Authors

Publishers brace for authors to reclaim book rights in 2013

A copyright law that lets authors break contracts after 35 years will start taking effect in January. The law, which is meant to give authors like Stephen King and Judy Blume a “second bite at the apple,” could provide yet another disruption for traditional publishers.

Reading 'Dune,' My Junior-High Survival Guide

Author Leigh Bardugo says that when she was 12, Dune wasn't just an escape — it changed her world.

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Reading 125 Titles A Year? That's 'One For The Books'

Joe Queenan reads so many books, it's amazing that he can also find time to write them. Queenan estimates he's read between 6,000 and 7,000 books total, at a rate of about 125 books a year. His latest work, One for the Books, is all about what he reads and why.

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Google, My Co-Author

"I didn't really write the book so much as Google it. It's amazing what a major, major literary figure can accomplish chained to his keyboard in a cloud of his own stench."

John Grisham Wishes President Obama would read Fifty Shades of Grey

The author, most recently, of “The Racketeer” wishes President Obama would read “Fifty Shades of Grey”: “Maybe it would loosen him up a bit.”

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Anxiety Ahoy: Amazon Now Ranks Author Popularity

What is the point of the best-seller list? Depends who you are. If you're a reader, it's a guide to what's popular — what's new, what your neighbors are buying, and what you might like to read next. If you're a publisher, it's a source of feedback and a sales tool: It tells you how your books compete, and gives you triumphs to crow about on paperback covers.

If you're an author, however, the best-seller list can feel awfully personal. It tells you how much the world values your work. It may be a sign of your economic future — say, whether you're going to be able to buy an apartment. It speaks to your professional future as well: whether your career is working out, and whether you're going to be able to sell your next book. And, unlike the private sales data reported to publishers or tracked by Nielsen through their BookScan service, the best-seller list lives in public. Your mom will see it; so will your high school nemesis. If your book makes the list, you can forever after be accurately described as a "best-selling author."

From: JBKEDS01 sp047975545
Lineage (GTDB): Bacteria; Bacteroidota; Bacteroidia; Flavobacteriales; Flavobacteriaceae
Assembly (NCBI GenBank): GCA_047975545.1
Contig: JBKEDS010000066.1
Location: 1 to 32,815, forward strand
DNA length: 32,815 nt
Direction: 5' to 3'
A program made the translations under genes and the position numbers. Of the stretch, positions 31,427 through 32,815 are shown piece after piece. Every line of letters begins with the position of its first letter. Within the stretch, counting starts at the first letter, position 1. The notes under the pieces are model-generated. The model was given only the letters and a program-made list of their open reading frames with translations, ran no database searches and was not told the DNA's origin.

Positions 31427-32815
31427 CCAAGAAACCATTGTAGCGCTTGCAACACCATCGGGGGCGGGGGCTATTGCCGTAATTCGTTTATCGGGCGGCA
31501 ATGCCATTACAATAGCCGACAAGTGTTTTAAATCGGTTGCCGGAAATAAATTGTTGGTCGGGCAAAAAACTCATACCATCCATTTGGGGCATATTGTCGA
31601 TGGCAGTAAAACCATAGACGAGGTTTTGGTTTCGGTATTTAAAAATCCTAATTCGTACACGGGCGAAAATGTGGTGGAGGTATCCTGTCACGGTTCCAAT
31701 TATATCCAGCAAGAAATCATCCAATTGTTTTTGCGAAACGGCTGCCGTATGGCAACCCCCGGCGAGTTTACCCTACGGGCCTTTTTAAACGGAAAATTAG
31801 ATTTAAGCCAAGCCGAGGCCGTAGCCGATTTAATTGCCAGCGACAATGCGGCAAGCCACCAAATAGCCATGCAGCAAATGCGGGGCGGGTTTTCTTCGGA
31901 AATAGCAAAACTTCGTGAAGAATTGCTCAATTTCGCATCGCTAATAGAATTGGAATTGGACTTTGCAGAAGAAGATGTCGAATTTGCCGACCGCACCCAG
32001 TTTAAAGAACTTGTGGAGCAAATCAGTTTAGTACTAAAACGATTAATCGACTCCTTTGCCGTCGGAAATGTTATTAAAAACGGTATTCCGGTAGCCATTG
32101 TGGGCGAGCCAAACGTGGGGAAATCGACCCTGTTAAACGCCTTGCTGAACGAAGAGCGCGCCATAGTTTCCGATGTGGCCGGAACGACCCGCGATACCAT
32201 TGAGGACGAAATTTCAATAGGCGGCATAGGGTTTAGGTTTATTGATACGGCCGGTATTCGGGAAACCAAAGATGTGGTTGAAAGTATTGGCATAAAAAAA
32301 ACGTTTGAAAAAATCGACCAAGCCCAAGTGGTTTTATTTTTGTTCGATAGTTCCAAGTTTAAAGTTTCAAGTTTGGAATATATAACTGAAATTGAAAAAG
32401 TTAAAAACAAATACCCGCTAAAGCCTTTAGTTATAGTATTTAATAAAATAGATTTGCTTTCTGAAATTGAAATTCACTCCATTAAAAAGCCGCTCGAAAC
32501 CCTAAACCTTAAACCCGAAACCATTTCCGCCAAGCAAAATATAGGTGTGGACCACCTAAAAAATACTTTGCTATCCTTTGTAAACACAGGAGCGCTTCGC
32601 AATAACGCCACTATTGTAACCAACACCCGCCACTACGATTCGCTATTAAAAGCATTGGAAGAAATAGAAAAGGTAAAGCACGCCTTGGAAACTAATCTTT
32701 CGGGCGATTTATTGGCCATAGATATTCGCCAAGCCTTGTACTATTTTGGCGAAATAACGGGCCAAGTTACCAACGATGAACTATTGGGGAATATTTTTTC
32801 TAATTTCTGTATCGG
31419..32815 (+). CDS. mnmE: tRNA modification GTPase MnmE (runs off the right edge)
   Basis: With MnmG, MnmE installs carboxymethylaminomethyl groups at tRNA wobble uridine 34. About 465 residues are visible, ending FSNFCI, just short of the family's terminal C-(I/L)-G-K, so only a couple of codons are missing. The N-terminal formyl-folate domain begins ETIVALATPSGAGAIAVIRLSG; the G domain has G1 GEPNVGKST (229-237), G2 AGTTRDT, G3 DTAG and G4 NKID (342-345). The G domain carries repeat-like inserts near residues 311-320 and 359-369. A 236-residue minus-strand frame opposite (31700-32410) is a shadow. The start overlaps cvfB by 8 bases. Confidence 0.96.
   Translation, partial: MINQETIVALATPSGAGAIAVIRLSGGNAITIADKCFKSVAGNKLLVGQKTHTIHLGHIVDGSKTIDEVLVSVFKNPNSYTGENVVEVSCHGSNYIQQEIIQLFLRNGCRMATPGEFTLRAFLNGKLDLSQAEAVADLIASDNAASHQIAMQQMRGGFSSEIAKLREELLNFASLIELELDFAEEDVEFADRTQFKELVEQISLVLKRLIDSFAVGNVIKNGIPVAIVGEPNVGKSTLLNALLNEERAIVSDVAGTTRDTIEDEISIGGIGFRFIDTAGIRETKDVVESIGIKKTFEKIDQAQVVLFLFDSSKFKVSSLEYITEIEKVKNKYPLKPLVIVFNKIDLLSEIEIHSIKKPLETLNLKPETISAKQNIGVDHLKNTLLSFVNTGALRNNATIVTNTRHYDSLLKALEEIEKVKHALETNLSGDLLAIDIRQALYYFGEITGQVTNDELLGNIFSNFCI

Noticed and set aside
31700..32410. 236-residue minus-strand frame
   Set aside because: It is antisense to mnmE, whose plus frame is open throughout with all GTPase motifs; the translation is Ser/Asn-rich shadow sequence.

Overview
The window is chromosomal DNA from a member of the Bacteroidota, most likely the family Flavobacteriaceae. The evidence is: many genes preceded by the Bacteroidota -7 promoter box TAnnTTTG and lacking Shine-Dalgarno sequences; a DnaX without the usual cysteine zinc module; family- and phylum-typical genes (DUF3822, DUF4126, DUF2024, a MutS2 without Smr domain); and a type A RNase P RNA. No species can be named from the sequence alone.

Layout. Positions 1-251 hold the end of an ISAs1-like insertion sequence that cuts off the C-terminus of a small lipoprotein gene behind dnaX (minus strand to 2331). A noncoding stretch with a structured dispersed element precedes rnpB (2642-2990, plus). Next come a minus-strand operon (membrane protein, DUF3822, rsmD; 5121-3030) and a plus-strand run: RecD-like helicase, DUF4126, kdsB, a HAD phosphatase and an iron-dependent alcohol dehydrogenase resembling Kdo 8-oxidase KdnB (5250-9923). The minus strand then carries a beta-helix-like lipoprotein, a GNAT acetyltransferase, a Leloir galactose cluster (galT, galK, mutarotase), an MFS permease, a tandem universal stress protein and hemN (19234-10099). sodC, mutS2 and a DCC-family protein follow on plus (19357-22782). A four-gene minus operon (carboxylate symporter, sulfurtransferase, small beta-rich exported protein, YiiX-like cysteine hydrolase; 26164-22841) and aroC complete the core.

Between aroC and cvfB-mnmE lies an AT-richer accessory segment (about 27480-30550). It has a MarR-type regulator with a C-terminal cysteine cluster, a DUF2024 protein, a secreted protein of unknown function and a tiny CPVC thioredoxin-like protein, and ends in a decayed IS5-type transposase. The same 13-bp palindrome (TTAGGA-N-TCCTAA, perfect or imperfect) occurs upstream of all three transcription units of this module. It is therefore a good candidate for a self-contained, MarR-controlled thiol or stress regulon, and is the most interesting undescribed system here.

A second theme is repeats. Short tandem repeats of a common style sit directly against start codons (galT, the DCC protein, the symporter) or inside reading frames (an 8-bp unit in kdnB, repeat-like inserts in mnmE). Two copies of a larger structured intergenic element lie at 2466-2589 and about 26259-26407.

Full piece on NPR

Thousands Line Up For Rare Rowling Appearance

"They remind me of my childhood the way music reminds you of things when you were younger," she said. "The reason we cling to these books isn't because they were fun and we grew up with them; we cling to them because of deeper themes, because of friendship and because of loyalty and because of human connections."

Digging through the clutter of the online world: A Q&A with TED Books author Jim Hornthal

Digging through the clutter of the online world: A Q&A with TED Books author Jim Hornthal
The latest TED Book deals with an issue we all can relate too: the difficulty of finding answers to complex questions on the Internet when a simple search can lead you down a rabbit hole of impersonal data. In A Haystack Full of Needles: Cutting Through the Clutter of the Online World to Find a Place, Partner or President, Jim Hornthal explores groundbreaking new approaches to discovering the useful insights buried deep within our complex and noisy datasphere. Hornthal, a venture capitalist in Silicon Valley, introduces us to innovators who are pushing the edges of data science and data visualization by applying the principles of pattern recognition to isolate relevant signals in the noise. Their efforts will have enormous implications for the way we practice medicine, discover music and movies, and even identify our romantic partners.

Curious to hear more about the ideas he explores in his e-book, the TED Blog asked Hornthal a few questions over email.

Charlotte's Web Turns 60

From NPR.
Interesting story of how E.B. White made the transition from New Yorker to Mainer.

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